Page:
Anyone who lives in this world, can become successful or poor depending on his or her talent, skill, or even luck.


But as Bildad suggests, one day the waters, which feed success, will run dry, and then the wicked will whither and disappear.


Truthfully, when a person dies, then this principle becomes true. However during ones life, it may or may not apply. Some bad folks can live their entire life and never have a problem, up to the moment of their death. Likewise, anyone can get rich and then lose it all during their life, even several times over. Their spiritual status however, may not have anything to do with their economic status.


Lazarus was spiritually mature but economically poor. He died at the gate of the rich man, who was an unbeliever. Lazarus went to Paradise, while the rich man went to Torments.


Bildad is looking at Job, and in this example, suggests that Job has grown up quickly within the abundant waters of prosperity, but with no real soil to establish good strong roots. Wickedness would be like building in a marsh. Goodness would be like building ones life in good soil, or on a solid foundation.


Bildad uses the spider's web to illustrate the weak and insecure life of the wicked. A spider weaves and places all of his trust in his web. The web may look magnificent, but when put to the test, it proves to be easily destroyed with little effort. So it is with the wicked person. A life without God, a life without spiritual growth, is like building a spider's web within your soul. It has no real strength or durability and is easily fragmented and destroyed.


The life based on good remains, while the life based on bad, sinks away.


That is the general principle. But that principle does not apply in its finality until the person dies. Only after death comes the ultimate evaluation.


Bildad presumes that your economic status and the existence of problems or absence of them in life, determines your spiritual status. Knowing your worldly life, enables other people to evaluate you, or at least know what kind of a person you are.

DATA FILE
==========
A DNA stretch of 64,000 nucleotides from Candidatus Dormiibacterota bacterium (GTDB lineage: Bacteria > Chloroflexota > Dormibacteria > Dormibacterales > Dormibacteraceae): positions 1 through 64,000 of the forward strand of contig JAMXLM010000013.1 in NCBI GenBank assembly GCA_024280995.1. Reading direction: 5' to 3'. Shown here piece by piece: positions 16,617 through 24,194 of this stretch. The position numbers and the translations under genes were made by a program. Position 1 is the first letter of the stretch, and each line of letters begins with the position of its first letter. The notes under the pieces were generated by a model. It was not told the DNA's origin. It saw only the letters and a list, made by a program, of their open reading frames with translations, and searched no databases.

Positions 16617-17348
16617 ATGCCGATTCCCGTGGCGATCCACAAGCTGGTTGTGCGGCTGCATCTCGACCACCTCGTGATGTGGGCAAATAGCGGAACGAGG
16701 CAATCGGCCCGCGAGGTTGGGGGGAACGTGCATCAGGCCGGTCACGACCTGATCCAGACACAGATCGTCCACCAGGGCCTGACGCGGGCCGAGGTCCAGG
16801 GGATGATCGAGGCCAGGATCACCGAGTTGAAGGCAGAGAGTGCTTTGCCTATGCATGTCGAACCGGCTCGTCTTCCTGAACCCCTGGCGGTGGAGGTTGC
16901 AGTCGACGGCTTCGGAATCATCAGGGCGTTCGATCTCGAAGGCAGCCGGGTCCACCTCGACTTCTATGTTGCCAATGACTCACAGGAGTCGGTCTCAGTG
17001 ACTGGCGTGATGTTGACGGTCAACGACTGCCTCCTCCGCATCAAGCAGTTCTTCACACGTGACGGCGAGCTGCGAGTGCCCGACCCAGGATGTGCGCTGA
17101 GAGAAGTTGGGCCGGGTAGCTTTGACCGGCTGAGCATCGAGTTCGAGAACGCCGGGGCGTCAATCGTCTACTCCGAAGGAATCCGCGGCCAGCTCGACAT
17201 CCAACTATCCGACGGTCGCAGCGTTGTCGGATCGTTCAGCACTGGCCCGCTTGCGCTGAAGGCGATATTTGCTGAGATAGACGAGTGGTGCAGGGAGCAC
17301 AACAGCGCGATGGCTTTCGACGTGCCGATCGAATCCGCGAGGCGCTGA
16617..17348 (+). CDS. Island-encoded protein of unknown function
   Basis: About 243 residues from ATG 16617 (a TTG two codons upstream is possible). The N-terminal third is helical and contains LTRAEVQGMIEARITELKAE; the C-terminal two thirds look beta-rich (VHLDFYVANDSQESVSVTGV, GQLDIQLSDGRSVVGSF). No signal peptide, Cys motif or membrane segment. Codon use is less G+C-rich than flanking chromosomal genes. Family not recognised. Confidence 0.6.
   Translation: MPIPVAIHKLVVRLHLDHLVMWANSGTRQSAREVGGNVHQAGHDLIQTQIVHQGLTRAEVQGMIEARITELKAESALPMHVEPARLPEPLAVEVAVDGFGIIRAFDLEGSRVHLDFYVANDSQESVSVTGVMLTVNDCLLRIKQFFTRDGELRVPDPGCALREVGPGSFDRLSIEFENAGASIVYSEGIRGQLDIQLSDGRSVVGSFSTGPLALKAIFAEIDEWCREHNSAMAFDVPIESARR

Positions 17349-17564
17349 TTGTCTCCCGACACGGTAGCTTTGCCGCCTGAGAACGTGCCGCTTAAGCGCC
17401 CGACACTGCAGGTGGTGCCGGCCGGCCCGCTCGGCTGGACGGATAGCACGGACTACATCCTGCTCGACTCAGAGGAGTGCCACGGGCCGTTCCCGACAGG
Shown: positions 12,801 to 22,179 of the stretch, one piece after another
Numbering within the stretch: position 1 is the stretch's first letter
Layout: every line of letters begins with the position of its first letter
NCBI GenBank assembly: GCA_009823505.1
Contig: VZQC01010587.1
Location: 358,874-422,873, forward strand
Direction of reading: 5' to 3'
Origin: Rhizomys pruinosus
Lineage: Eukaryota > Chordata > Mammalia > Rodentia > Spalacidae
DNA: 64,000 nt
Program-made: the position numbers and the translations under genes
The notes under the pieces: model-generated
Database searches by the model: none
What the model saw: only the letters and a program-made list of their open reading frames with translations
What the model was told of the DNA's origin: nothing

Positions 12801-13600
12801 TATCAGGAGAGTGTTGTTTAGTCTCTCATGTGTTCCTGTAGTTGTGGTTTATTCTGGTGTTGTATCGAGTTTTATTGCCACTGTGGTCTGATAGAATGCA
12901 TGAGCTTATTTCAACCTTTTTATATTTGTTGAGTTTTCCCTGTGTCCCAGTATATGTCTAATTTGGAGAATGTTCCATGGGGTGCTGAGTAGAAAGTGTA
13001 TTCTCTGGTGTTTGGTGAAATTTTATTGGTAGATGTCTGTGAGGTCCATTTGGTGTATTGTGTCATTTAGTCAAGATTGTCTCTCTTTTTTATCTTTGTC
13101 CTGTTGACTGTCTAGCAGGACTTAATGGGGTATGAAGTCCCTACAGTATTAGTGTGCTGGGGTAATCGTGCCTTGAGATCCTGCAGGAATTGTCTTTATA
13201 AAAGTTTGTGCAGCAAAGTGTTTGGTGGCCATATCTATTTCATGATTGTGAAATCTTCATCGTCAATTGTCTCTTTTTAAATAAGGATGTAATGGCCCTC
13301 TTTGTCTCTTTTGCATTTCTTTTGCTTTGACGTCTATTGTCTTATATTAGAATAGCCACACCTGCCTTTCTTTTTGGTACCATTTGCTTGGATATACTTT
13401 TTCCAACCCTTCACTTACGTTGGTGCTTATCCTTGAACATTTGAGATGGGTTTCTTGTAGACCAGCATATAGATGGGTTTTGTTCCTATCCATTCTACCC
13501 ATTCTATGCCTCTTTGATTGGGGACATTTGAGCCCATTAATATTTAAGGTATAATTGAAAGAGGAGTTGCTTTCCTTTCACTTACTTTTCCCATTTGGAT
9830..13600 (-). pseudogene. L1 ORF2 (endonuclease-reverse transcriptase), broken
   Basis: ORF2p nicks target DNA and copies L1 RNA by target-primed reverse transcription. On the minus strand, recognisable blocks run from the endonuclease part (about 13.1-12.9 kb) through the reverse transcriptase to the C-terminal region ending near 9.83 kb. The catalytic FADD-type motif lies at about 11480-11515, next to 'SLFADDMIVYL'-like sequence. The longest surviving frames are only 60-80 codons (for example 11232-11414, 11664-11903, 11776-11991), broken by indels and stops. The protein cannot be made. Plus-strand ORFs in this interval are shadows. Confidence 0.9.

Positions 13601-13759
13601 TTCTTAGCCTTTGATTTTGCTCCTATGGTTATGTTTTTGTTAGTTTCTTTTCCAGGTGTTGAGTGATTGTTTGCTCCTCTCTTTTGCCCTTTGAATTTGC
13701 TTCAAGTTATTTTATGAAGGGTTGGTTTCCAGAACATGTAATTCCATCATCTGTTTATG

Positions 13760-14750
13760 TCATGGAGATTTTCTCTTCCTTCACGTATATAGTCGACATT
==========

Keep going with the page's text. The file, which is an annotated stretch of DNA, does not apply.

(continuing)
However, it is not our place to evaluate or judge others. That is Gods business. We do not have the right, nor do we have enough information to enable us to evaluate the spiritual status of others. We cannot say that a rich man is good and a poor man is bad, nor can we say that someone who has been caught up in some horrendous disaster, deserved what they got.


God has a different and unique purpose for each individual. Some He might make wealthy, and some He might make poor. To some, He might add an abundance, and to some He might take it away.


For whatever reason, God determines what is best for each person.


Here, in Job's case, his wealth and decline are provided by God to teach many generations of people throughout history. Job did not know this back then, but I am sure he is aware of it now. His book has been the basis of teaching many billions of people. And if human history continues for another century or two, many tens of billions more will read this book and learn from it.


That alone should be viewed as a tremendous honor and source of blessing to Job.

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Study to show thyself approved (mature) unto God, a workman that needs not to be ashamed, rightly dividing (studying/discerning), the Word of truth.